In patients with severe artery blockage in the lower leg, an artery-supporting device called a resorbable scaffold is superior to angioplasty, which has been the standard treatment. A resorbable scaffold is a stent-like structure that props the artery open but is biodegradable and dissolves within a few years, avoiding some of the potential complications of a permanent stent.

The researchers compared the insertion of a resorbable scaffold — imbued with a drug to reduce the chance of reblockage — to standard angioplasty in 261 patients with severe artery disease below the knee. They found that 74 percent of the patients who received the resorbable scaffold avoided a bad outcome such as leg amputation or new artery-opening intervention in the year after the procedure, compared with 44 percent of patients who underwent angioplasty.

Resorbable scaffolds that slowly release inflammation-suppressing compounds are already used to treat coronary artery blockages, and some initial studies have suggested that they might be more effective than angioplasty for lower-leg artery disease. Scaffolds provide direct mechanical support to diseased arteries for much longer, compared to angioplasty. They also dissolve eventually, unlike permanent stents which can accelerate artery re-blockage by their long-term contact with artery walls and can complicate future interventions.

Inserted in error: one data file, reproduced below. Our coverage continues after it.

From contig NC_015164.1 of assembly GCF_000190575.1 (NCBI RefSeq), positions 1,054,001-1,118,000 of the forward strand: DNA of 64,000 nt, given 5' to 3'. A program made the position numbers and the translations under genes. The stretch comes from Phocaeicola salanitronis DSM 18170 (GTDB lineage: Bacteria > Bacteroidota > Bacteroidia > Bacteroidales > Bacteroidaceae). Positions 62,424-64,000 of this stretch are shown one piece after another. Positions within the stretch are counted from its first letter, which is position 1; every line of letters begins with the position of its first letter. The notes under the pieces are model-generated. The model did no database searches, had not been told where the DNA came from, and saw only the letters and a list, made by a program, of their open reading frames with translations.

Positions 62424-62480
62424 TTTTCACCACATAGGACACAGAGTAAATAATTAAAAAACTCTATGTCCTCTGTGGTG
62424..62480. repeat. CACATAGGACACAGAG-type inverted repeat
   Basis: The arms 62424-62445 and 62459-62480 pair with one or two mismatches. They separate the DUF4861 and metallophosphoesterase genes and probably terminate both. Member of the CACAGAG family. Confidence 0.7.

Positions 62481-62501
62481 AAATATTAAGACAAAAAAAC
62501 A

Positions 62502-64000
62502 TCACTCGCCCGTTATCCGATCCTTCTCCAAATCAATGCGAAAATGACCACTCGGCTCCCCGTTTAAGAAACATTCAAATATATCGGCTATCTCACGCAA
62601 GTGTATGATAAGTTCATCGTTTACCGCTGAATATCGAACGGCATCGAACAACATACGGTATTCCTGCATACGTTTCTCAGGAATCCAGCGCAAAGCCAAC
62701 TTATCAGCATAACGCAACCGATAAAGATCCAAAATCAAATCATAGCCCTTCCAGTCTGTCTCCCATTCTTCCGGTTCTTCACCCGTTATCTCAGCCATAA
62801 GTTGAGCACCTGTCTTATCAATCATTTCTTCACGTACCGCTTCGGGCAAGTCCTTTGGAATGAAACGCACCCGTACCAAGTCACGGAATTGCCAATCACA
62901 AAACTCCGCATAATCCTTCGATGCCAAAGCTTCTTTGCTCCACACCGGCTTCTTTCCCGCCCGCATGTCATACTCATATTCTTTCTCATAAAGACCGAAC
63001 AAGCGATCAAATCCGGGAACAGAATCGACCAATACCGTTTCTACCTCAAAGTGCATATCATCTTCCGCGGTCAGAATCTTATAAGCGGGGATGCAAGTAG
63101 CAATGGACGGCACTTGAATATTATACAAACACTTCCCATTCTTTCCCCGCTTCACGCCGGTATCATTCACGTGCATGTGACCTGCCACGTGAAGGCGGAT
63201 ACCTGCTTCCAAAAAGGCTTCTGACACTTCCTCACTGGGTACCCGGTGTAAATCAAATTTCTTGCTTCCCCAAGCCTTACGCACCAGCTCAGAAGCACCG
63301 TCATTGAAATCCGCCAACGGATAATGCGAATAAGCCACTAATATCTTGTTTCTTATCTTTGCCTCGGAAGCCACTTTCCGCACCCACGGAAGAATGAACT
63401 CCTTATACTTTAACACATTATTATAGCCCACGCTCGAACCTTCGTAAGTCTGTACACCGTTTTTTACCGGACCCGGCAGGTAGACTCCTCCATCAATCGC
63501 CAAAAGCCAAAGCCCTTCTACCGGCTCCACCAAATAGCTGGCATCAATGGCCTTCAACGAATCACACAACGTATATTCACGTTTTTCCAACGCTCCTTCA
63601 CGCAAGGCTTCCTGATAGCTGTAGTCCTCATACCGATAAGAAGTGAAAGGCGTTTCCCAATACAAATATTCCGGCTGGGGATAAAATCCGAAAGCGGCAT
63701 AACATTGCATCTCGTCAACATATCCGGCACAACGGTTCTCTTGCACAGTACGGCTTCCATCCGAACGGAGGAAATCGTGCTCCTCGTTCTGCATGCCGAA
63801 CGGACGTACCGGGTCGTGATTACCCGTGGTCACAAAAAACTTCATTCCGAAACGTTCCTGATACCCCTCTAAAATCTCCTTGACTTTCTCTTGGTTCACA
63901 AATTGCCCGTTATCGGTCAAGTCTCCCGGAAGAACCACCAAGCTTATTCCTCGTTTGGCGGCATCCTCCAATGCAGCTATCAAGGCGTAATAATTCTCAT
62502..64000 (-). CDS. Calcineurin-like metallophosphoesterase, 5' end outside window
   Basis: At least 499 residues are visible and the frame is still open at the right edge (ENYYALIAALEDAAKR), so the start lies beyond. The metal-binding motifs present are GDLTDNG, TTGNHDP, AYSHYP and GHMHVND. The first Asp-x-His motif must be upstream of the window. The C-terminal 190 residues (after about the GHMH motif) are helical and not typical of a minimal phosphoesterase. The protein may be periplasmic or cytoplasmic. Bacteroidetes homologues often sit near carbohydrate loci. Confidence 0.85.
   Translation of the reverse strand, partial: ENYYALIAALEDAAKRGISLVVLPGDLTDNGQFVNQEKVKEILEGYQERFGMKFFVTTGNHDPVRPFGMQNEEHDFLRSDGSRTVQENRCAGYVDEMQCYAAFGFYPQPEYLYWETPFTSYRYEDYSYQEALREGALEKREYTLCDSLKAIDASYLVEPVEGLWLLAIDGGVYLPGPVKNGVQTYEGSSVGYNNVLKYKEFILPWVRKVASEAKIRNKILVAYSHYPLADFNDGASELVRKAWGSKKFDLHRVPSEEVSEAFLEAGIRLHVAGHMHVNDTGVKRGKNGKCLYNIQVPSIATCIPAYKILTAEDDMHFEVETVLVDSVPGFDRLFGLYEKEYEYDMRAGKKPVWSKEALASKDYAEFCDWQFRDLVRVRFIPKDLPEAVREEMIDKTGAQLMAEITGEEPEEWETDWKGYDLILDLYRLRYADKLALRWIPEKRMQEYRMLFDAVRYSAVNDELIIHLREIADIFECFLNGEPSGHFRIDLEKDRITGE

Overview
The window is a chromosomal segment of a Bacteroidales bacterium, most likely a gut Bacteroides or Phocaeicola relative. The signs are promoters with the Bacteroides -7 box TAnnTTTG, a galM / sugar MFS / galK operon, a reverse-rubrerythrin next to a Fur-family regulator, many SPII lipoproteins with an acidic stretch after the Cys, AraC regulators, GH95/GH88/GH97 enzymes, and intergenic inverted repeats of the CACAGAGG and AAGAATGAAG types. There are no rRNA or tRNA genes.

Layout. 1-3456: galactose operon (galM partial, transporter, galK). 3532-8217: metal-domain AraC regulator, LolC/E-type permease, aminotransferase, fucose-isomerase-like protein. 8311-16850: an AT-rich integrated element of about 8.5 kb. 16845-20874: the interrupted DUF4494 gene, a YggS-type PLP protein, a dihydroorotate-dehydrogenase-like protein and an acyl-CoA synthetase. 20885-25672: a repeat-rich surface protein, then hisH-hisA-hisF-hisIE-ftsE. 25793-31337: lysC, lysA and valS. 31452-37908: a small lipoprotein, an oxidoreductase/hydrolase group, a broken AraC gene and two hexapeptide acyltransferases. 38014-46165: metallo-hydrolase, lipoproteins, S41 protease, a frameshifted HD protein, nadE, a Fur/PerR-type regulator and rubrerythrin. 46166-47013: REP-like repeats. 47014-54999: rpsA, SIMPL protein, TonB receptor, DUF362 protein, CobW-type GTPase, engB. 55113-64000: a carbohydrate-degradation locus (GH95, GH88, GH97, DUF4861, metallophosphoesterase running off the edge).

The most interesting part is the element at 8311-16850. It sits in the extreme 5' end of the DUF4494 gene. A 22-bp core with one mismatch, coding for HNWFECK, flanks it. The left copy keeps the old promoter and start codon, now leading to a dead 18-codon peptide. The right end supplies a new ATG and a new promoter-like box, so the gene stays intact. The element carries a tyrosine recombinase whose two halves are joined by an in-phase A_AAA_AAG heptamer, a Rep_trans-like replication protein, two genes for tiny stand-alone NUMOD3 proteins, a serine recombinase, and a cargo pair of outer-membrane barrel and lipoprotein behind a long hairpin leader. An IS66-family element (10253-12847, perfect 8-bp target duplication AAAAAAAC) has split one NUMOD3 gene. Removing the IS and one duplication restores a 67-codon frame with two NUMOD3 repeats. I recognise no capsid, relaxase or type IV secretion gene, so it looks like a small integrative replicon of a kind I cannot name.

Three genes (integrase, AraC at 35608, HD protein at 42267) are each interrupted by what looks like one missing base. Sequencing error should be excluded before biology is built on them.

Scaffold insertion also appeared to be as safe as angioplasty, in terms of procedure-related complications. (Image credit: Shutterstock)

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